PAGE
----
Steve Ross as Lieutenant Doug Roberts, center, surrounded by his crew. Photo courtesy of the Barnstable Comedy Club.
Directed by Jeff Billard, the play addresses the noncombat struggles of war. Set on a U.S. Navy cargo ship in the Pacific the waning days of World War II. The play was written by Thomas Heggens and Joshua Logan, based on Heggens’ stories about his real-life experiences as a lieutenant on a Navy cargo ship, the USS Virgo, from 1944 to 1945. “Mister Roberts” won a Tony for best play in 1948.
Steve Ross plays the title role of Lieutenant Doug Roberts, who runs the U.S.S. Reluctant efficiently and with a sense of respect and compassion for the men under his command. He is often in conflict with the arrogant and autocratic Captain Morton (Garry Mitchell), who uses Mister Roberts to further his own ambitions.
Ross is perfect for the role of the ethical and fair-minded officer who, bored with the repetitive and tedious task of delivering supplies, yearns for a transfer to combat duty. Over and over, his requests are blocked by Captain Morton, gruffly played by Mitchell. Mitchell is also very well cast, his voice booming and commanding, his attitude condescending, yet revealing of his vulnerable nature. The two men display a very convincing animosity.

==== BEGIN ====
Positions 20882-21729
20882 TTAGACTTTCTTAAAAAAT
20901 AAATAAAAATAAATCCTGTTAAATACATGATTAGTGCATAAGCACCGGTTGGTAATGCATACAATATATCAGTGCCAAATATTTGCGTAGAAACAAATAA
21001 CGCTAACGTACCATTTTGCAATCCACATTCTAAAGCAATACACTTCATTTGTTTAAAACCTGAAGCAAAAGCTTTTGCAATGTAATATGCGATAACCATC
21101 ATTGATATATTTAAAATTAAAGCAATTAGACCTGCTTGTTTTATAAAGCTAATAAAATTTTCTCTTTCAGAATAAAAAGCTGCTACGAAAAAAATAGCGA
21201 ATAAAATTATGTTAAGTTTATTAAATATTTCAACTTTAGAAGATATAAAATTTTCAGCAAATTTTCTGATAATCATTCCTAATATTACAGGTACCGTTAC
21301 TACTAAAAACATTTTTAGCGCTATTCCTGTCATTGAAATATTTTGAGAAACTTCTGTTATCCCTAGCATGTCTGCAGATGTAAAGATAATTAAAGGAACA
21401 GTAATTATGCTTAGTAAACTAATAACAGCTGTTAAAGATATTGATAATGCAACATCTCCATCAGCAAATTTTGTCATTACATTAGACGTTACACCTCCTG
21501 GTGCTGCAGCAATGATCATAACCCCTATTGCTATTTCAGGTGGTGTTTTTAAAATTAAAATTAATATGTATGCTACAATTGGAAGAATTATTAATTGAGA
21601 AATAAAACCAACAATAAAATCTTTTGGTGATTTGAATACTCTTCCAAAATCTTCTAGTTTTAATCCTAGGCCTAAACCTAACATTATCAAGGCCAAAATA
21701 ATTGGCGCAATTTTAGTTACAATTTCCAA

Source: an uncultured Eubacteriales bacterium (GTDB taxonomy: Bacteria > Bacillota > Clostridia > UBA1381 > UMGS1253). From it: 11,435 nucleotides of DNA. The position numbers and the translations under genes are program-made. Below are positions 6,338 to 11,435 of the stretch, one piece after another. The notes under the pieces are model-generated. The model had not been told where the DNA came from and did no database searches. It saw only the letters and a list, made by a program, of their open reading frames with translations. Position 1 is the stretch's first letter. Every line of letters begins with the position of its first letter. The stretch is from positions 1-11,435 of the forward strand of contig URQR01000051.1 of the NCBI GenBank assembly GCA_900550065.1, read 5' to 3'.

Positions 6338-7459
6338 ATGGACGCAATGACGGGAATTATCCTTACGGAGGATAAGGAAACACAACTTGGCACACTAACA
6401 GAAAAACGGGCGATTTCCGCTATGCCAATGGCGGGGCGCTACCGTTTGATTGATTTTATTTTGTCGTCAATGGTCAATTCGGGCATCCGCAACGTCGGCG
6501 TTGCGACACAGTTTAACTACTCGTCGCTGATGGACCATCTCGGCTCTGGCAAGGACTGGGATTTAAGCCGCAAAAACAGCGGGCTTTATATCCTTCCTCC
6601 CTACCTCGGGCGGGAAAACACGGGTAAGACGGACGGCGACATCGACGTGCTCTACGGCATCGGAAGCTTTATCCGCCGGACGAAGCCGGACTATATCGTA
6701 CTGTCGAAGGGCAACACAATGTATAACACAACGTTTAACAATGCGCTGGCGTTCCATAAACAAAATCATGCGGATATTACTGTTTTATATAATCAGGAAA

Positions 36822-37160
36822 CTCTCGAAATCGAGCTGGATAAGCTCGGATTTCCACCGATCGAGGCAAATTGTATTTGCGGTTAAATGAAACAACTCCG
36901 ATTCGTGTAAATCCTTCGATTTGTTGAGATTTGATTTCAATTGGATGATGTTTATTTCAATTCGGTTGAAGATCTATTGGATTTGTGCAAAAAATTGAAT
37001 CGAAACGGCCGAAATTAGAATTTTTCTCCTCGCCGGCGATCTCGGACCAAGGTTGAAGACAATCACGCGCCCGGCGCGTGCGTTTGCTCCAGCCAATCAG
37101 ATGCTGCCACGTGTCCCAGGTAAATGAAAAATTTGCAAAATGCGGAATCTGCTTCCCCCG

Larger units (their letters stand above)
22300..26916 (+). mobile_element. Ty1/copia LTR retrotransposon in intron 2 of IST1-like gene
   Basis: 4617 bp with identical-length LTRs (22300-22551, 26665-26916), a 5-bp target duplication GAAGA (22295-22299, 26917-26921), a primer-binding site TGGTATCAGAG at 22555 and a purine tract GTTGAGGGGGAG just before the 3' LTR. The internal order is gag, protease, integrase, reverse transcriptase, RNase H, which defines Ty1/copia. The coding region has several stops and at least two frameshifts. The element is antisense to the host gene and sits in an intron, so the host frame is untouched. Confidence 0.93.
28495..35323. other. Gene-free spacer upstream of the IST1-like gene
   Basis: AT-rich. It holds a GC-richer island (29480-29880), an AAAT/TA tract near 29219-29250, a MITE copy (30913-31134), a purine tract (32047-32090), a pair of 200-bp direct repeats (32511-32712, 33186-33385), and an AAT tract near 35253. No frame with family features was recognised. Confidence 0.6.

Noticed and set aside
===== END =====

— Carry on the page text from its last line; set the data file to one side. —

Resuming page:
Dan Powers is great fun as the less-than ethical Ensign Frank Pulver who is in charge of laundry and morale. He avoids work as much as possible, using his talents to devise various sophomoric pranks, many of which backfire, and to lure a female officer on ship for some cleverly created mock Scotch. His transformation is one of the highpoints of the show.
Laura Shea, the only woman in the cast, is charming as Lieutenant Ann Girard, who knows how to stand up for herself. Keith Caldwell is Doc, the medical officer, who, jaded and tired of the war, is a loyal friend to Mister Roberts. Bob Bock plays Dowdy, who aids in the dispersal of chores aboard ship.
Most of the rest of the cast plays the motley crew of sailors, bored and overworked, amusing themselves by aiming their binoculars at the nurses’ shower in the onshore hospital, joking around, and just being guys.
The play moves a little slowly in the first act, but the action picks up in the second, as the men are finally given a much deserved liberty, and the conflict between Captain Morton and Mister Rogers escalates. It is then that the men finally come together as a “crew, not just 167 separate guys.” All for one and one for all. It is a redeeming theme, in war and in peace, and in that world of noncombat duty in between the two.
The show continues Friday and Saturday evenings at 8 PM and Sunday afternoons at 2:30 PM. There are talk-backs with the actors after the Saturday performances on March 24 and 31 and stories from real life World War II veterans after the Sunday, March 25 performance.
The Barnstable Comedy Club is at 3137 Route 6A in Barnstable Village. Tickets are $18, $16 for students and seniors, and may be reserved by calling the box office at 508-362-6333.